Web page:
Why don't people switch their mortgages?

Money savings rather than better service more likely to tempt those considering a change

A report from uSwitch.com looking at 2,000 consumers’ switching behaviour - 'Is switching a state of mind?' - says that "switching is still viewed by many with trepidation, uncertainty and anxiety".

Of those questioned, 80 per cent said they were aware of the possibility of changing mortgage providers, a much lower figure than for all other providers with a high of 95 per cent for energy suppliers.

The main reason given for not switching was a perception that mortgages and bank accounts are hard to change and potentially have the biggest impact if something goes wrong during the changeover. As a result, mortgages are among the services that people say they are least likely to switch - alongside digital TV and bank/current account - and the ones for which they would need to see the highest monetary reward in return for doing so.

A fifth said they were put off switching because they were happy with their current mortgage provider.

More than six out of ten mortgage customers said they assumed switching would be difficult, although three quarters in fact reported that they found the move easy.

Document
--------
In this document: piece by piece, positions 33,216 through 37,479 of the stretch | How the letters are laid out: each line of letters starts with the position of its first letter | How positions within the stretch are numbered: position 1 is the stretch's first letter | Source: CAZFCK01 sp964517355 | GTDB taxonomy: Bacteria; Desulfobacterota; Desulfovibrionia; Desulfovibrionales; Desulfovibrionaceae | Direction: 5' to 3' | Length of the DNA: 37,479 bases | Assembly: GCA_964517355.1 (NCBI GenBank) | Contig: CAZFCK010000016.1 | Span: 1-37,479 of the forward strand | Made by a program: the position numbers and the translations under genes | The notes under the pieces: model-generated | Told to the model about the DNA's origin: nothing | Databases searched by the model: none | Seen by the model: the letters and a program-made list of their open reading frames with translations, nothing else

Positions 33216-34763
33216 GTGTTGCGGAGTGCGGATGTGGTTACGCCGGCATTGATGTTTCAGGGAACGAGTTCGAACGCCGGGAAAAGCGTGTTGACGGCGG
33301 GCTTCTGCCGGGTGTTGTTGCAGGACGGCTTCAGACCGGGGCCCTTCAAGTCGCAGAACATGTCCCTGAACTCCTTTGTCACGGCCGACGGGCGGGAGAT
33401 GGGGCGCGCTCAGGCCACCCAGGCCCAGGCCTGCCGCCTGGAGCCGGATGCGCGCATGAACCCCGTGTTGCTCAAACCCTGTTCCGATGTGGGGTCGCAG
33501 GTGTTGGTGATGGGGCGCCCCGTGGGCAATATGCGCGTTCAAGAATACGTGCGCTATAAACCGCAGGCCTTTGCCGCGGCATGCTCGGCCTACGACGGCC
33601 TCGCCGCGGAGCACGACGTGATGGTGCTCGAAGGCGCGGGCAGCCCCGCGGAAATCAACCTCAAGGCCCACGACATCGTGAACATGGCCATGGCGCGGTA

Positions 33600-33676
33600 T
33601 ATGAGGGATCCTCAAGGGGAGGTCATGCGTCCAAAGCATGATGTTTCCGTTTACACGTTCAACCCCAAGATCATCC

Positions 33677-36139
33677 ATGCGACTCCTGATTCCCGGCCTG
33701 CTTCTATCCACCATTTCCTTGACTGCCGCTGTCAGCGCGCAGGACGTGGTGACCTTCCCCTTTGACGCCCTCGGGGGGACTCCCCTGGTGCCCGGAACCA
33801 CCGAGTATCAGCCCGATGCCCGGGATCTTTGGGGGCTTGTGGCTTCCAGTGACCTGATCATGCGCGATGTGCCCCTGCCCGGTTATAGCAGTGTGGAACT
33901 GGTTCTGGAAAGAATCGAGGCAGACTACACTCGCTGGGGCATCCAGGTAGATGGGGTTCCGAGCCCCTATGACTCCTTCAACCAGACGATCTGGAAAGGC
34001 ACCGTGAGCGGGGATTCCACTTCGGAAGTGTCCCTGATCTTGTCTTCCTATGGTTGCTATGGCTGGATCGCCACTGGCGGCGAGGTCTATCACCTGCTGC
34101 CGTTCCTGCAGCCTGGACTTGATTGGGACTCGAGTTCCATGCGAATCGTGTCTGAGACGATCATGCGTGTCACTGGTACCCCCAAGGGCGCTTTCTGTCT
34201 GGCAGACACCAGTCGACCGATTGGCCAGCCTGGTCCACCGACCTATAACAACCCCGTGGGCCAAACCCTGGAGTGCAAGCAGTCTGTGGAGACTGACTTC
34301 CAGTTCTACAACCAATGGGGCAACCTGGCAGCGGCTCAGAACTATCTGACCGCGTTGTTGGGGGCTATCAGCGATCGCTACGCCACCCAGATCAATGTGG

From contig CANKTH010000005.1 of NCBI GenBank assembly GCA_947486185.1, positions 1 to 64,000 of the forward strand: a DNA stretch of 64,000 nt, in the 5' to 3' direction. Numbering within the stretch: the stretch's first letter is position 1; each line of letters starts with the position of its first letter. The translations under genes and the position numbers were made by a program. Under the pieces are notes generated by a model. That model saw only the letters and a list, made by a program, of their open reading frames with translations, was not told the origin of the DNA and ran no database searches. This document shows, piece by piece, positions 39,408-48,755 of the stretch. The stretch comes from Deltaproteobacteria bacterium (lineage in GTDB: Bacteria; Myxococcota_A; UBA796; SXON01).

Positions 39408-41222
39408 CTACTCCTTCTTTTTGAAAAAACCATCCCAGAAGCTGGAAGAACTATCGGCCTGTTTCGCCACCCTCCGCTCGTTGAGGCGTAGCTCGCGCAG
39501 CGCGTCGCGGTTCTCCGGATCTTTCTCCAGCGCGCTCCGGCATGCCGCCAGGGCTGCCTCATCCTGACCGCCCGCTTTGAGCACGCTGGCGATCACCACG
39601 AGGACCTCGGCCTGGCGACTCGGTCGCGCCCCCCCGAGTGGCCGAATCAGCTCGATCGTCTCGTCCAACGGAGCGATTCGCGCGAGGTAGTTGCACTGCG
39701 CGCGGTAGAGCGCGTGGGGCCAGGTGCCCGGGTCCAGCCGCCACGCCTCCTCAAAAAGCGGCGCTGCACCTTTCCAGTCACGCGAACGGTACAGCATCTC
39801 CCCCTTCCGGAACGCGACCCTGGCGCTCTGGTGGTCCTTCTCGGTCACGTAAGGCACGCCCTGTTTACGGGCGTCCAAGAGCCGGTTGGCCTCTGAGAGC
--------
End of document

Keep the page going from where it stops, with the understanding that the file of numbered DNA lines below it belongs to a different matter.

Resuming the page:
Just over a third said they would need to have a 'very bad experience' with their current provider before they switched and on average would need to be offered at least a saving of £177.

Indeed, when asked what would be most likely to make them switch, 83 per cent said money compared to 17 per cent who opted for better service.

"What should be a simple solution to making bills cheaper has been placed off limits with many consumers unwilling or unable to get past the barriers they perceive to be in the way," said Ann Robinson, Director of Consumer Policy at uSwitch.com.

A second study by Gocompare.com reveals similar results, including the statistic that more people stayed loyal to their mortgage provider in the last year, than their employers or partners - 2 per cent switched their mortgage compared with 11 per cent who changed jobs and 3 per cent who changed their partners.

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